Appellant also argues that it was not proper for the trial court to award restitution related to attorney fees Newmar incurred. Appellant contends the award of restitution for the contingency fee was unreasonable as the trial court should have first determined what would be a reasonable fee under the Lodestar method for calculating attorney fees.
We agree with the Attorney General that the Loadstar Method is not the appropriate method to use in this case to determine fees. (See People v. Taylor (2001) 197 Cal.App.4th 757, 763). The Lodestar Method is a fee shifting mechanism applied in certain contexts such as civil litigation which confers a “‘significant benefit’” to the public, or to provide compensation for the enforcement of public rights under a private attorney general theory, or to bring about attorney fee shifting to discourage SLAPP suits. In contrast, victim restitution presents different interests—the “primary purpose of victim restitution is to fully reimburse the victim for his or her economic losses.” (Ibid.)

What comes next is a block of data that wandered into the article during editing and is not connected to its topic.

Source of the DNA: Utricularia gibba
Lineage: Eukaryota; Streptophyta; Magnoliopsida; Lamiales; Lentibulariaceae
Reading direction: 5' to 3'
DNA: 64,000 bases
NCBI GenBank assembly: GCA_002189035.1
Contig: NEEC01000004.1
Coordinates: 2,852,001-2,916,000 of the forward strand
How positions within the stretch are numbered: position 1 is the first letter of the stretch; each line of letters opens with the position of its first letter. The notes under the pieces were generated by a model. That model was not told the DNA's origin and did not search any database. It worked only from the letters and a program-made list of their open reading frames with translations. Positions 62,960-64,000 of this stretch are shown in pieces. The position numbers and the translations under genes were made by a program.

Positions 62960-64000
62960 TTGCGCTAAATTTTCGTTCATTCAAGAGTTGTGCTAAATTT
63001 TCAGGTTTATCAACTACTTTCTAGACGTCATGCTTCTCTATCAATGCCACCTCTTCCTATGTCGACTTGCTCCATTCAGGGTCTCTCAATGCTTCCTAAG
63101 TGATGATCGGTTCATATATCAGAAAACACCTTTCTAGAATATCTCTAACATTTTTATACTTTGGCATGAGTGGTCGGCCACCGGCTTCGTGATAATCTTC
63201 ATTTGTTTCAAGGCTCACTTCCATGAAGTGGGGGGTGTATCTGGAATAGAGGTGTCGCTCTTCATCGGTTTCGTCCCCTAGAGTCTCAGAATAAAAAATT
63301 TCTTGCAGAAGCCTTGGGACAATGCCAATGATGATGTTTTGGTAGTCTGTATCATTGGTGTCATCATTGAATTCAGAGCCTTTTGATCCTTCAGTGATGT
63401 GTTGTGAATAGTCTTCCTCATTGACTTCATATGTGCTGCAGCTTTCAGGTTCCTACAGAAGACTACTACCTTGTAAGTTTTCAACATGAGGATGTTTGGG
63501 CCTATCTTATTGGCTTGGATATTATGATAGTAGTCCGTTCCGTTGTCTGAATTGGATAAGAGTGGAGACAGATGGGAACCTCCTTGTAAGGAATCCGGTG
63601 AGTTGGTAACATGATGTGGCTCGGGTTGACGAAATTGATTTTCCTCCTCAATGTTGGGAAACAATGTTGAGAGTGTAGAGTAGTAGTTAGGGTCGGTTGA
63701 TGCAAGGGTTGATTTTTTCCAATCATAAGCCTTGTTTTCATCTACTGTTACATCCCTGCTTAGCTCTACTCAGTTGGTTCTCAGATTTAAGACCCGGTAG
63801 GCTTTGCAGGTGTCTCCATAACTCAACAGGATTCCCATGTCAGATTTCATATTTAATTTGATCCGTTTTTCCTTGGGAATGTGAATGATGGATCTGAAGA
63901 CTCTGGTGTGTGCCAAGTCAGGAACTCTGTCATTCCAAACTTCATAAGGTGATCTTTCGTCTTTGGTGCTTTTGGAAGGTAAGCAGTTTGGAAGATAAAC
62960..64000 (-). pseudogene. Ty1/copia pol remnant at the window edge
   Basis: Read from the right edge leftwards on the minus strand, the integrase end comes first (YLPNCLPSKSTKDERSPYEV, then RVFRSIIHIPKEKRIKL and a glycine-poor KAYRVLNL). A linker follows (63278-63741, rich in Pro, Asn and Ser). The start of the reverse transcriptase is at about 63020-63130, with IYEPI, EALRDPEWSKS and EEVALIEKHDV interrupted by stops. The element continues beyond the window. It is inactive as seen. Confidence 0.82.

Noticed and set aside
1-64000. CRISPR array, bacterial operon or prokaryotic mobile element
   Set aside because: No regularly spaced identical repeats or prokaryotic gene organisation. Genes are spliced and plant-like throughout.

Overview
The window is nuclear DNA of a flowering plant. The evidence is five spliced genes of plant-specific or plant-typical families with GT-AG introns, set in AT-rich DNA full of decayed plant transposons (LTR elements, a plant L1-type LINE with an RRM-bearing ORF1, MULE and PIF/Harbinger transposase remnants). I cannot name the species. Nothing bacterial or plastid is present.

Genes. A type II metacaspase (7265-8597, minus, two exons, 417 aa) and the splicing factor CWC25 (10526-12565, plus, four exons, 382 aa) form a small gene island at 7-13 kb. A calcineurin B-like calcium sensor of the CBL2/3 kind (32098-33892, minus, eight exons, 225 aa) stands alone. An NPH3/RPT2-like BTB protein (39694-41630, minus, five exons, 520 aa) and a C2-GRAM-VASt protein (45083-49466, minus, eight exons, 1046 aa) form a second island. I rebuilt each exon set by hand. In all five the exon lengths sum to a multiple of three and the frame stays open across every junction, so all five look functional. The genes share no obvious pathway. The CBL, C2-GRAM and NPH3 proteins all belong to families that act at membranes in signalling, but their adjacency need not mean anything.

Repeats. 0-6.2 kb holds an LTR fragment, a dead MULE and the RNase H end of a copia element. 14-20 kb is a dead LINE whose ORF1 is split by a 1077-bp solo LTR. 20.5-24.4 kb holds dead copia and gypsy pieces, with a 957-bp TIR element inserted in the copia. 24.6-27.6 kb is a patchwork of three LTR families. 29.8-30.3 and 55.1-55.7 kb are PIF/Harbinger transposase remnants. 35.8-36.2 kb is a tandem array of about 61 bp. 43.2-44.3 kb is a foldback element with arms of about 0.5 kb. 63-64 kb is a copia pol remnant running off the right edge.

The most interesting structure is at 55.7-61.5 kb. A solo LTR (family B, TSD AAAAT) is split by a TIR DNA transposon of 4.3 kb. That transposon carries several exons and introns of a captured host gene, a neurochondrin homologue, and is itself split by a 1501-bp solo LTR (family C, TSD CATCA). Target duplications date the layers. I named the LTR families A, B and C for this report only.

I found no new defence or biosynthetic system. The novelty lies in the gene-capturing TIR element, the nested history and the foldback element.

Even using appellant’s reasoning, the Lodestar Method would still not be appropriate to use here. The Lodestar Method as appellant himself points out is utilized when the statute does not provide otherwise. Here, the statute clearly provides for actual attorneys fees. Here, the actual attorney fee is known and therefore there would be no need to use the Lodestar method.
Appellant also argues that the fees for counsel’s attendance during the hearing were not “costs of collection.” As the Attorney General points out, there was testimony that Newmar hired counsel as a direct result of the First Burglary. Newmar’s attorney advised her and assisted her in locating documents to present to the Court. Accordingly, the trial court was within its purview to award fees to Newmar as these were actual costs for an attorney.